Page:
Support » Plugin: Cache-Control » has been removed from wordpress.org ?

  • Resolved cantoute

    (@cantoute)


    The Plugin “Cache-Control” has been removed from wordpress.org ans is no longer available for download.

    Is this permanent or it just because a a security issue needing an update 🙂

    This plugin is well handy and is the only one I could find that does the job (when behind varnish for example)

    Thanks for your work and hope this isn’t the end of this.

Viewing 12 replies - 1 through 12 (of 12 total)
  • Why doesn’t WordPress.org post a reason?

    My guess is that its a security issue, that wont be reported before it is patched.

    Plugin Author Paul Gilzow

    (@gilzow)

    And this is what I dislike about the current WordPress ecosystem: plugins are closed/removed with ZERO notification to site’s using the plugin. And no information on WHY it’s been closed.

    Interestingly, the author has left the WordPress ecosystem because of similar frustrations with WordPress: https://www.ctrl.blog/entry/enough-of-wordpress.html

    Snuwerd

    (@snuwerd)

    Thanks for the post @paul

    Plugin Author Paul Gilzow

    (@gilzow)

    I spoke with the author. He said he doesn’t know why his access has been revoked. He never received a notice, here or at the email address associated with his account here. Given he’s done with WordPress, he’s not overly motivated to look into it further. I’ve asked if he’d be willing to let me work on getting his access restored so he can transfer ownership to me so I can maintain it, but have not received a response yet.

    Given we depend on this plugin, if he doesn’t respond, I’ll probably fork it and submit it as a new plugin, though I’d prefer to just maintain the original.

    • This reply was modified 5 months ago by Paul Gilzow. Reason: Typo
    Plugin Author Dan

    (@geekysoft)

    Sorry, for ignoring this thread. I was a bit upset with WordPress for closing my plugins without giving prior notice or even notifying me afterward.

    I just wanted to confirm @gilzow’s version of events.

    The plugin was most likely closed because of an email address mix-up. WordPress.org had partially updated my account email address, but still sent some emails to the old address. I remember reading something from WordPress.org saying that they were going to remove plugins registered to unreachable email addresses this summer. I can’t find where I read this, but I clearly remember reading it somewhere.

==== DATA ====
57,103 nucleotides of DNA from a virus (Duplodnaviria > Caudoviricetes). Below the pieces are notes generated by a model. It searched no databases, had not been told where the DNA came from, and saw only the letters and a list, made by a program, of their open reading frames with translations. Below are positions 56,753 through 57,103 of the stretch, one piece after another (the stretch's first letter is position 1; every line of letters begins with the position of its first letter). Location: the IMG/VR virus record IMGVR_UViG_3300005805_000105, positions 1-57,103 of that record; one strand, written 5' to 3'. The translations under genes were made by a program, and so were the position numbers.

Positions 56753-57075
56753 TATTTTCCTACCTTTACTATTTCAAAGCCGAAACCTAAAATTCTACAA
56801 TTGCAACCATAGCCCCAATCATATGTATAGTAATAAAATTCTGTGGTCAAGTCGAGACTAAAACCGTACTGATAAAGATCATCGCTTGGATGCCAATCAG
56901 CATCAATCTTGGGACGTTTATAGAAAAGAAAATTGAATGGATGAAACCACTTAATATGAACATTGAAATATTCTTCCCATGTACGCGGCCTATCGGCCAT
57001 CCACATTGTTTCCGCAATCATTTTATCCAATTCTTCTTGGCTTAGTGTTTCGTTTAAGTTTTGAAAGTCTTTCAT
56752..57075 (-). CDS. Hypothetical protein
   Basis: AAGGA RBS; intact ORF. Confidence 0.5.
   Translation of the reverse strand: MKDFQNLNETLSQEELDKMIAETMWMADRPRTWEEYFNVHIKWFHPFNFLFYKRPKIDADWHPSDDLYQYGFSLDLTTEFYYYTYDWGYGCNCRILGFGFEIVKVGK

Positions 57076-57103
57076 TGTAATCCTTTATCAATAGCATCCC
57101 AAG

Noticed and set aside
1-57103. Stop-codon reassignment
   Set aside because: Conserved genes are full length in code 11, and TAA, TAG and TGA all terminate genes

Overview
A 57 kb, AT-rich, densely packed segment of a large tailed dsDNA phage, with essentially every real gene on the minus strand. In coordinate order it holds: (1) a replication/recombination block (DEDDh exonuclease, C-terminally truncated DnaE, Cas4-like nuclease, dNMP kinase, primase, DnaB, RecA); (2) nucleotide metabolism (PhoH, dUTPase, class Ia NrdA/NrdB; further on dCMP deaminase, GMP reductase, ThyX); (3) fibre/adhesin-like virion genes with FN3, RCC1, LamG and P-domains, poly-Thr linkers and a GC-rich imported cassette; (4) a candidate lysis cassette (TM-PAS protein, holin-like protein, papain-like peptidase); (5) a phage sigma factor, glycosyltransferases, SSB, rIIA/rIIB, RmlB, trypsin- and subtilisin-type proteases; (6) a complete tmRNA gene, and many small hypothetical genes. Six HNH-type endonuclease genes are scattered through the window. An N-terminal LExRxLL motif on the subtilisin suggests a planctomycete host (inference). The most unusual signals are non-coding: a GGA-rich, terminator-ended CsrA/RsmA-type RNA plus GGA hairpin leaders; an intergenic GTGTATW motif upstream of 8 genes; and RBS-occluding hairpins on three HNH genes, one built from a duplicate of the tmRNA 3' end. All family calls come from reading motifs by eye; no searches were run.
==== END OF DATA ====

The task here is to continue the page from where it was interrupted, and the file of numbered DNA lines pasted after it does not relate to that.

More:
I’m willing to help migrate the plugin to a new maintainer. Assuming WordPress’ plugin review team are willing to facilitate it, of course. I’ll also help answer any question the new maintainer may have, and help monitoring WordPress core for changes relevant to the plugin.

    I don’t really have a good way to audit a prospecting new maintainer. Here are the best requirements for a new maintainer that I could come up with:

    1. A link to an actively maintained self-hosted WordPress website with your name somewhere on it. You can include it temporarily in an HTML comment on the front page if there’s nowhere on the site it would normally go. I just want to see your name on something more than a placeholder Lorem ipsum blog.
    2. Some proof of prior PHP development experience. WordPress plugin development is a bonus but not a requirement. An active OpenHub, GitHub, or similar coding profile with some commits in PHP will suffice. I’ll just check that you can add your semicolons and close your brackets.
    3. An active Keybase, GitHub, OpenHub, BitBucket, or account with a similar service with your full name and an email address visible to the public (or at least to logged in users).
    4. Email me a photo of yourself and holding your ID and a note saying “I promise not to develop malware, inject ads, or do anything nasty with $plugin_name.” The name on the ID and sending email address must match that of the above websites. (The sending server must also DKIM-sign the entire message and attachment. All leading email providers do this automatically. It’s the only way for me to verify that the message most probably originated from that email address.)

    The last one is just to verify that you’re either the person, or control the email address of the person, from the three other links.

    Transferring the plugin to a new maintainer gives them access to auto-update and deploy to thousands of WordPress websites. So I’m trying my best to do this right. The plugin is open-source, so you can of course fork it and start over from scratch without the existing user-base.

    • This reply was modified 5 months ago by Dan. Reason: typos
    • This reply was modified 5 months ago by Dan. Reason: more details
    Plugin Author Paul Gilzow

    (@gilzow)

    Happy to take it over as we have hundreds of sites depending on it, and if it isn’t available here, I’ll have to either maintain it on our local gitlab instance anyway or as I mentioned above, fork it. Do you want me to send the information you listed to our previous email thread, or post here?

    Plugin Author Dan

    (@geekysoft)

    @gilzow you’ve got my email address so send it there.

    Plugin Author Paul Gilzow

    (@gilzow)

    Sent.

    cantoute

    (@cantoute)

    I guess you have noticed this last update crashes wp-admin…

    can I help you guys ?

    Plugin Author Paul Gilzow

    (@gilzow)

    Really? I have not seen that. Can you start a new thread with the details so we can troubleshoot?

    Plugin Author Dan

    (@geekysoft)

    The plugin has been restored and @gilzow has been granted commit access.

Viewing 12 replies - 1 through 12 (of 12 total)
  • You must be logged in to reply to this topic.